Dairy boss on trial over tainted milk scandal

The former head of the dairy group Sanlu, Tian Wenhua, stood trial over her firm's mass production of milk laced with melamine that killed six babies and and contaminated 294,000 more. Tian faces life imprisonment if convicted.


AFP- The former boss at the dairy firm at the centre of China's tainted milk scandal stood trial here Wednesday over a trail of death and sickness that pushed Chinese products off store shelves around the world.

Relatives of the victims gathered at the court in this northern Chinese city, calling for justice after chemicals-laced milk killed six babies and left another 294,000 suffering kidney and urinary troubles.

But lawyers monitoring the case for the families said the charges laid against the former head of the Sanlu Group, Tian Wenhua, were weaker than initially expected and she would thus escape the death penalty.

Sanlu was the first and biggest dairy producer found to have sold milk laced with melamine, a chemical used to make plastics which was mixed into watered-down milk to give the appearance of higher levels of protein.

The 66-year-old Tian and three colleagues were put on trial on charges of producing and selling defective products, which lawyers said would mean a maximum punishment of life in prison.

"They should execute them all," shouted Hua Lian, a 45-year-old woman who described herself as a milk consumer and had come to the court to voice her anger.

"They have to deal with these people harshly. Otherwise people will never learn."

In all, 22 Chinese dairy firms were found to have sold tainted milk, and the government last week ordered them to pay 160 million dollars in compensation to the families of babies that died or fell ill.

The families and their lawyers criticised the sum as woefully inadequate, with some parents set to only receive about 300 dollars.

"I'm a farmer. I don't have money to pay for the treatment. My son is still sick and he's not been able to get treatment," said one man in a small group of protesters who demonstrated outside the court before police pushed them away.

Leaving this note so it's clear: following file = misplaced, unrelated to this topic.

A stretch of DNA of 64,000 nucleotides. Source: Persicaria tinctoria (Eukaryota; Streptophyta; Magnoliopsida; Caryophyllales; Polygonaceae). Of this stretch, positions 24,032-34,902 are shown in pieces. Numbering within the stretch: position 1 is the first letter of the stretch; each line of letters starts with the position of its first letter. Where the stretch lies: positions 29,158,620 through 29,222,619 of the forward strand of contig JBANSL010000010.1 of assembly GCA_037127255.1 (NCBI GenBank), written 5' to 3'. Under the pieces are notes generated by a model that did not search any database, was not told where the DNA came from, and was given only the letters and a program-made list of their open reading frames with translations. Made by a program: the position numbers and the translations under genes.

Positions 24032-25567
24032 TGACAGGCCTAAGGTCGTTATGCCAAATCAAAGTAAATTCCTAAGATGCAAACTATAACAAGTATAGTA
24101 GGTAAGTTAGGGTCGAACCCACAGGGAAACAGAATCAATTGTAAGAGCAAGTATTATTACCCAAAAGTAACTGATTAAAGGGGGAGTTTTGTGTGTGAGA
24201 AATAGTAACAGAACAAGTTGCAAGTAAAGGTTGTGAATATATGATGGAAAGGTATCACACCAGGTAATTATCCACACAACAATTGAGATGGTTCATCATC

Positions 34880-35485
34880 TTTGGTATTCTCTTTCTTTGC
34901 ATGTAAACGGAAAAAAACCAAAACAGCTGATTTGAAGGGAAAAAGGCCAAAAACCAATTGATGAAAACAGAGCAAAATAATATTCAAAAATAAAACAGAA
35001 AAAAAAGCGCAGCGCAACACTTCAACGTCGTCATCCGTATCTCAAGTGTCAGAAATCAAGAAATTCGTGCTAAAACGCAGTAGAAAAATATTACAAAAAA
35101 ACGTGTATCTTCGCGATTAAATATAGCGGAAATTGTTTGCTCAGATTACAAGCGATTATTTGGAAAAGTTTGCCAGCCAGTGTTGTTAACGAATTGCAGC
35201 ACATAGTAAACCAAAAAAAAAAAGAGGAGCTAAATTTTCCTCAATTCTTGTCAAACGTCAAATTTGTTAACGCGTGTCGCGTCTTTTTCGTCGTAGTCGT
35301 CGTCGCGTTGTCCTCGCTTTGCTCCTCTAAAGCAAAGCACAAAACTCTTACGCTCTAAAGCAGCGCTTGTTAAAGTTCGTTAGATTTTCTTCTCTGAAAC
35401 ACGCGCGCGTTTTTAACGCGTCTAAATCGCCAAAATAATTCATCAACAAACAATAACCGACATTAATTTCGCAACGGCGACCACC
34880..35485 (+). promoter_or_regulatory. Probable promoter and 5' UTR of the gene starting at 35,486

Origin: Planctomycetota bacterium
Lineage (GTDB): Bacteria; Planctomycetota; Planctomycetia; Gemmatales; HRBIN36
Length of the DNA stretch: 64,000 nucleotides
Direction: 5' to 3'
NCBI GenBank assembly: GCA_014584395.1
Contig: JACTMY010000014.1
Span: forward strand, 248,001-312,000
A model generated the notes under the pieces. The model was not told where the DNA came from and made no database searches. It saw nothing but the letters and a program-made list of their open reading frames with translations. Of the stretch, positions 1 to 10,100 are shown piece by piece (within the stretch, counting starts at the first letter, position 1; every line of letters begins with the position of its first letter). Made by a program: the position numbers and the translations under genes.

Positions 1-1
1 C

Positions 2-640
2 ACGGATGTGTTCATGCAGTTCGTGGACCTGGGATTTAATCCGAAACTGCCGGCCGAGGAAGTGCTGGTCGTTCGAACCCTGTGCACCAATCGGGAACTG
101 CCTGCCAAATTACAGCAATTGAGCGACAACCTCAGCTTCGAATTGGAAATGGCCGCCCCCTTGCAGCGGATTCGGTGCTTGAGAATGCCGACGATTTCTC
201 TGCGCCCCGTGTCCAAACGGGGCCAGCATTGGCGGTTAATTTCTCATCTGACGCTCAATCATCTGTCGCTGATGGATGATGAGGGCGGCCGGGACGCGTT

The roughly half dozen relatives of sickened children who protested held up sheets of paper that read: "The victims have a right to participate in judicial proceedings."

This reflected an apparently widespread complaint from the relatives of the victims that they had not been allowed to tell the courts their version of events, and that authorities had rejected civil compensation lawsuits.

"We asked to participate in the trial, in the prosecution. We felt that we had a right to participate as we represent the victims," said Xu Zhiyong, a lawyer working for a group of people seeking to sue Sanlu and other milk firms.

"But the court refused to allow us to participate. They didn't want the testimony of the people we represent. We think the court has violated legal procedures by not letting us participate."

Foreign press were not allowed into the Shijiazhuang court.

In China, trials often last just one day and verdicts are announced shortly afterwards.

The four Sanlu executives are the highest profile figures to be hauled before the courts over the scandal, after 17 people mostly accused of being middlemen went on trial in recent days.

Those verdicts have yet to be announced, but some of the defendants could face the death penalty.

The milk scandal became a global problem after it emerged some of the tainted products had been exported, leading to recalls of Chinese dairy foods around the world.

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